with her burning sighs.
The breeze in the trees
faintly echoed the sound.
Salce d’amor delizia
ombra pietosa appresta
di mie sciagure immemore
all’urna mia funesta
né più ripeta l’aura
de’ miei lamenti il suon.
Willow, lover of love,
forget my misfortune
and lend a merciful shade
to my tomb;
and let the breeze repeat no more
the sound of my lament.
Ma stanca alfin di spargere
mesti sospiri e pianto,
mori l’afflitta vergine
ah! di quel salce accanto.
Ma stanca alfin di spargere,
mori l’afflitta vergine,
mori, che il duol, l’ingrato ...
But, weary at last of shedding
her sad tears and sighs,
the unhappy maiden died,
alas, beside the willow.
But, weary at last of weeping,
the unhappy maiden died,
she died, that the grief, the faithless man ...
Ahime! che il pianto proseguir
non mi fa!
Alas, my own weeping stops
me from continuing!
Deh, calma, o ciel, nel sonno
per poco le mie pene,
fa che i’ amato bene
mi venga a consolar.
O heaven, soothe my suffering
for a while with sleep.
Make my beloved
come to console me.
Texts and translations
Se poi son vani i prieghi
di mia fredd’ urna in seno
di pianto venga almeno
il cenere a bagnar.
Yet if my prayers prove vain,
let him at least come to my
cold urn to bathe my ashes
with tears.
Michael William Balfe (1808-1870)
Ballad (Isoline): ‘Yon moon o’er the mountains’, from Act One of The Maid of Artois, opera in three acts
Libretto: Alfred Bunn (c.1797-1860)
First performance: 27 May 1836, Drury Lane Theatre, London
After Isoline, the maid of Artois, has yielded to the advances of the Marquis de Château-Vieux, in the hope of saving
her beloved Jules from a mercenary’s lot, she sings a melancholy song in which the romantic evening mood and
rising moon remind her of the bygone joys of love in her native land.
Yon moon o’er the mountains
wanes heavily still,
her light o’er the fountains
falls pallid and chill,
the dews of the morning
are melting away,
in the sunlight adorning,
the blushes of day.
My warm tear in falling
weeps o’er this proud shrine,
in remembrance recalling
the scenes that were mine!
Oh, I wish I were roaming
along the green plain
with the heart I loved,
loving my fond heart again.
Johann Nepomuk Hummel (1778-1837)
Air à la Tyrolienne avec variations
Published: Vienna/Paris/London, 1830,
with the dedication ‘sung for the first time by Madame Malibran-García in London, composed for and dedicated to her’
Text: anon.
A series of bravura variations with an arresting yodelling refrain. The text is a pastoral love song.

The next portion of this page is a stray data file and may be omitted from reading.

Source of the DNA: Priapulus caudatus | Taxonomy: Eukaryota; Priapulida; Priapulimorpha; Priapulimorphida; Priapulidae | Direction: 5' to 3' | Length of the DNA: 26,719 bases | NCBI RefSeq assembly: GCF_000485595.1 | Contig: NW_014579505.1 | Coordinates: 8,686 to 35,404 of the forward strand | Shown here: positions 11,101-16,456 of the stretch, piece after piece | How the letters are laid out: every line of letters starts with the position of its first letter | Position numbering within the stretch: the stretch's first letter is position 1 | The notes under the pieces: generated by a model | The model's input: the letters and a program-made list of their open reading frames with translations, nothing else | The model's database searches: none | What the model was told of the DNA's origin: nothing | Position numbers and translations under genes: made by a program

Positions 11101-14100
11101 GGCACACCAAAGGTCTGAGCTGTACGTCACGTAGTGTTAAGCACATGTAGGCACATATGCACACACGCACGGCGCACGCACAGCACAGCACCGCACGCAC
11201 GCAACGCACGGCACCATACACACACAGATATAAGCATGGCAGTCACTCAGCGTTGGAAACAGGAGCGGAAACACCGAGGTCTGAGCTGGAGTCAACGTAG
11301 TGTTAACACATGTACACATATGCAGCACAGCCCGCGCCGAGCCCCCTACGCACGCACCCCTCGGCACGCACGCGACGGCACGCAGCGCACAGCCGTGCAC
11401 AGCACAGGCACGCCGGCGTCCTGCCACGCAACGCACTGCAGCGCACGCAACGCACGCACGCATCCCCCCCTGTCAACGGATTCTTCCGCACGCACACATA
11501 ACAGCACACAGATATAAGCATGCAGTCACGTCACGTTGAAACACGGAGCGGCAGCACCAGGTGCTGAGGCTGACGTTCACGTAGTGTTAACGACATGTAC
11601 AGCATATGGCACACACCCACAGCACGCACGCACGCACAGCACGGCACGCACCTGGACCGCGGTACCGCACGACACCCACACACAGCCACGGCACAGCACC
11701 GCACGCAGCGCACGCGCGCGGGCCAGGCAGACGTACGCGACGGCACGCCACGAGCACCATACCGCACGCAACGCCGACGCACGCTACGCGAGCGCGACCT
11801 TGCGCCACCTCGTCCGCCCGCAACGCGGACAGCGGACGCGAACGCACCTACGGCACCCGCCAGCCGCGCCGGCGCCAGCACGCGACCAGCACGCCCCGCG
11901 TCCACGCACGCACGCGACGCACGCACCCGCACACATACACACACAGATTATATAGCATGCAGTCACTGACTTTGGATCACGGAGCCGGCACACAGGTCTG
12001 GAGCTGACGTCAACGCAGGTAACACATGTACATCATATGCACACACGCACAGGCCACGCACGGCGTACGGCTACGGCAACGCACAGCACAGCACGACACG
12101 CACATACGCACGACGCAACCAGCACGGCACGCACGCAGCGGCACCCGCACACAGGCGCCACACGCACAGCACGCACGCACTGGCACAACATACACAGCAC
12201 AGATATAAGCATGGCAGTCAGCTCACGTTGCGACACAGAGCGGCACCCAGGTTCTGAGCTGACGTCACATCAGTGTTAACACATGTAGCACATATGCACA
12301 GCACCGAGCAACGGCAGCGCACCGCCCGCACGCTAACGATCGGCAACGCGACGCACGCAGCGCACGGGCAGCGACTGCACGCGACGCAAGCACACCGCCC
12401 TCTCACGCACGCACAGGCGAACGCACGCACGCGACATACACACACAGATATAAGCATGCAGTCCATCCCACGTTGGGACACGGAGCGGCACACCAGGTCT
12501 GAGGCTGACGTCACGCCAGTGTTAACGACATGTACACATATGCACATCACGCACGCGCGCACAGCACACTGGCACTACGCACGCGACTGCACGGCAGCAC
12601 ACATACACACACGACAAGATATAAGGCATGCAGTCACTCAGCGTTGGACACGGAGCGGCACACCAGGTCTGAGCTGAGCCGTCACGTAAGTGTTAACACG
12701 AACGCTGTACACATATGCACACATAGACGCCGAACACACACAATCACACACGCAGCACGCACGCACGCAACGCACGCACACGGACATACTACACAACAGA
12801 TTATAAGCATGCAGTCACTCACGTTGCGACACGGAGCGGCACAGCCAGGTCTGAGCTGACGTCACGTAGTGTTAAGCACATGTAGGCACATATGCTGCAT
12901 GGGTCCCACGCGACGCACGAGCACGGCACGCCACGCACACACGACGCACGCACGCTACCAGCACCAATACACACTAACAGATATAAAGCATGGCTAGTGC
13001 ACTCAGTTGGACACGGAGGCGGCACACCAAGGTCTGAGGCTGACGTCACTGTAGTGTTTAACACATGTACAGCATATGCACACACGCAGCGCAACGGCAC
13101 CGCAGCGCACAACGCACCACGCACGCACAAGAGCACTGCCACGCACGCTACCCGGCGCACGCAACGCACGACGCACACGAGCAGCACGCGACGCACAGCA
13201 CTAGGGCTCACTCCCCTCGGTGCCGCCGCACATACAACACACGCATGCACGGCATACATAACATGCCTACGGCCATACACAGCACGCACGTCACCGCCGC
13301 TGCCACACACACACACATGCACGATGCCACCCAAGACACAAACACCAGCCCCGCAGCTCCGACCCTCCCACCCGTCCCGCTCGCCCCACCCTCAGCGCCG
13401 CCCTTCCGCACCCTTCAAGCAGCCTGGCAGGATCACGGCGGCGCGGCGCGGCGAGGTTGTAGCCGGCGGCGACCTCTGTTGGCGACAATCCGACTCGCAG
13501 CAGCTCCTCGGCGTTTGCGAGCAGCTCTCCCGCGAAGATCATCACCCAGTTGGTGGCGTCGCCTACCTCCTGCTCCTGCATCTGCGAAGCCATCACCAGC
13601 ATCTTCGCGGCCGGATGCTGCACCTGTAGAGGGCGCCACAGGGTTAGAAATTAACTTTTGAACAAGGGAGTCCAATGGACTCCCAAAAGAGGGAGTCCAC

Carina, senti un poco
come batte questo core;
deh senti pietà
del mio dolor:
un tenero sguardo
tu volgi a me!
Diri doï di, ecc.
Ioleï o leï o, ecc.
Beloved, just feel
how this heart is beating,
ah, take pity
on my suffering:
turn your eyes
with kindness on me!
Diri doi di, etc.
Yolayolayo, etc.
Texts and translations
Vincenzo Bellini (1801-1835)
Final Aria ‘Ah, non credea mirarti’ and cabaletta ‘Ah, non giunge’ (Amina), from La sonnambula, opera in two acts
Libretto: Felice Romani (1788-1865)
First performance: 6 March 1831, Teatro Carcano, Milan
The sleep-walking Amina addresses the withered bouquet once given her by her fiancé Elvino as a pledge of his love;
her tears, however, can revive neither the flowers nor Elvino’s faded affections. But the sight of the suffering young
woman causes Elvino to regret his jealousy and he forgives Amina. In a virtuosic cabaletta she sings of her joy, to the
cheers of the assembled company.
Ah! non credea mirarti
sì presto estinto, o fiore;
passasti al par d’amore,
che un giorno sol durò.
Potria novel vigore
il pianto mio recarti,
ma ravvivar l’amore
il pianto mio non può.
Ah! non credea, ecc.
Oh, I never thought that you
would die so soon, sweet flowers!
You faded like love itself,
which lasted but for a day.
Maybe my tears
will revive you,
but they will never
revive love, alas.
Oh, I never thought, etc.
Ah! non giunge uman pensiero
al contento ond’io son piena:
ai miei sensi io credo appena;
tu m’affida, o mio tesor.
Ah, m’abbraccia, e sempre insieme,
sempre uniti in una speme,
della terra in cui viviamo
ci formiamo un ciel d’amor!
Ah, beyond all human thought
is the joy that fills me now.
I can hardly believe my senses!
My dearest, reassure me.
Ah, embrace me, and together for always,
united in one single hope,
we will make of the world we live in
a paradise of love!
Translations: Susannah Howe and Avril Bardoni (La sonnambula) © Decca Music Group Ltd.
About the performers
such as the Metropolitan Opera in New York, the Royal
Opera House, Covent Garden, La Scala in Milan, the
Bavarian State Opera in Munich, the Salzburg Festival
and the Zürich Opera House, where she has presented
many of her operatic roles for the first time. Most recently,
her roles have included Rossini’s Fiorilla in Il Turco in
Italia at Covent Garden and two Handelian heroines,
Cleopatra (in Giulio Cesare with Marc Minkowski) and
Semele (with William Christie) in Zurich.
In 2007/08 Cecilia Bartoli is concentrating on the early
19th century – the era of Italian Romanticism and
Belcanto – and especially the legendary singer Maria
Malibran whose 200th birthday will be celebrated in
Cecilia Bartoli mezzo-soprano
For more than two decades Cecilia Bartoli has been
bringing classical music close to the hearts of millions of
people throughout the world. Her projects have caused
widespread re-evaluation and rediscovery of the
neglected composers and forgotten repertoire which she
puts up for discussion.
Herbert von Karajan, Daniel Barenboim and Nikolaus
Harnoncourt were among the first conductors Cecilia
Bartoli worked with. They noticed her talent at a very
early stage when she had barely completed her vocal
studies with her parents in her home-town Rome. Since
then, other leading conductors, pianists and orchestras
have been her regular partners. In recent years, her work
has begun to focus on collaborations with the most
significant period instrument orchestras (Akademie für
Alte Musik, Les Arts Florissants, Concentus Musicus Wien,